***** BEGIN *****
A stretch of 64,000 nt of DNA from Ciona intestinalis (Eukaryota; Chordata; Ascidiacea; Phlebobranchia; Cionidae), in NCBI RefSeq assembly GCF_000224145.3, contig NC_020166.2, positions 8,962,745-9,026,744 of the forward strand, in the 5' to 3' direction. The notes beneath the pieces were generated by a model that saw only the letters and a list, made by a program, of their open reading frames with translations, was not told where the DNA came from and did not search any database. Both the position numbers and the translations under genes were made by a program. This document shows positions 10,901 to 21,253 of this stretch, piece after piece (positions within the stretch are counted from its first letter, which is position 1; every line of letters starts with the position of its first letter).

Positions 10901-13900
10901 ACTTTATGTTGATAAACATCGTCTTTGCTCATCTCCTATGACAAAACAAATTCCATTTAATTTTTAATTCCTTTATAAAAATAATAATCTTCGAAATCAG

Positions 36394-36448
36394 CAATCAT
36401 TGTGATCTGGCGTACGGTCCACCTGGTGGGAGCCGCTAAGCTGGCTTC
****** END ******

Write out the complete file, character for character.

A stretch of 64,000 nt of DNA from Ciona intestinalis (Eukaryota; Chordata; Ascidiacea; Phlebobranchia; Cionidae), in NCBI RefSeq assembly GCF_000224145.3, contig NC_020166.2, positions 8,962,745-9,026,744 of the forward strand, in the 5' to 3' direction. The notes beneath the pieces were generated by a model that saw only the letters and a list, made by a program, of their open reading frames with translations, was not told where the DNA came from and did not search any database. Both the position numbers and the translations under genes were made by a program. This document shows positions 10,901 to 21,253 of this stretch, piece after piece (positions within the stretch are counted from its first letter, which is position 1; every line of letters starts with the position of its first letter).

Positions 10901-13900
10901 ACTTTATGTTGATAAACATCGTCTTTGCTCATCTCCTATGACAAAACAAATTCCATTTAATTTTTAATTCCTTTATAAAAATAATAATCTTCGAAATCAG

Positions 36394-36448
36394 CAATCAT
36401 TGTGATCTGGCGTACGGTCCACCTGGTGGGAGCCGCTAAGCTGGCTTC